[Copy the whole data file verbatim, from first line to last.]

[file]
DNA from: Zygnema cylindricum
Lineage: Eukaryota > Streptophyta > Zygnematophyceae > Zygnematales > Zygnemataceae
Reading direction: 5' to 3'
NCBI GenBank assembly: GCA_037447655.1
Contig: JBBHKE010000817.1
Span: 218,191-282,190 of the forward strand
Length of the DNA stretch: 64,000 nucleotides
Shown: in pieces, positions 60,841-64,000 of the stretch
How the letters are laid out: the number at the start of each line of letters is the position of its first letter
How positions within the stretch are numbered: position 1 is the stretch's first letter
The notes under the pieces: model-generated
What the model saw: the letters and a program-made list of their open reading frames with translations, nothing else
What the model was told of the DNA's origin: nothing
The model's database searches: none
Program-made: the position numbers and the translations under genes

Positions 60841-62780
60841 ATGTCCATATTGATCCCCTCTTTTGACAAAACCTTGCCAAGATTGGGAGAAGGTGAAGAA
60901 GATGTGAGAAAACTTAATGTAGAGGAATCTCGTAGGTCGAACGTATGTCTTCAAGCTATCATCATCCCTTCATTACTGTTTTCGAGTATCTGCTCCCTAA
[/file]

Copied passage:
DNA from: Zygnema cylindricum
Lineage: Eukaryota > Streptophyta > Zygnematophyceae > Zygnematales > Zygnemataceae
Reading direction: 5' to 3'
NCBI GenBank assembly: GCA_037447655.1
Contig: JBBHKE010000817.1
Span: 218,191-282,190 of the forward strand
Length of the DNA stretch: 64,000 nucleotides
Shown: in pieces, positions 60,841-64,000 of the stretch
How the letters are laid out: the number at the start of each line of letters is the position of its first letter
How positions within the stretch are numbered: position 1 is the stretch's first letter
The notes under the pieces: model-generated
What the model saw: the letters and a program-made list of their open reading frames with translations, nothing else
What the model was told of the DNA's origin: nothing
The model's database searches: none
Program-made: the position numbers and the translations under genes

Positions 60841-62780
60841 ATGTCCATATTGATCCCCTCTTTTGACAAAACCTTGCCAAGATTGGGAGAAGGTGAAGAA
60901 GATGTGAGAAAACTTAATGTAGAGGAATCTCGTAGGTCGAACGTATGTCTTCAAGCTATCATCATCCCTTCATTACTGTTTTCGAGTATCTGCTCCCTAA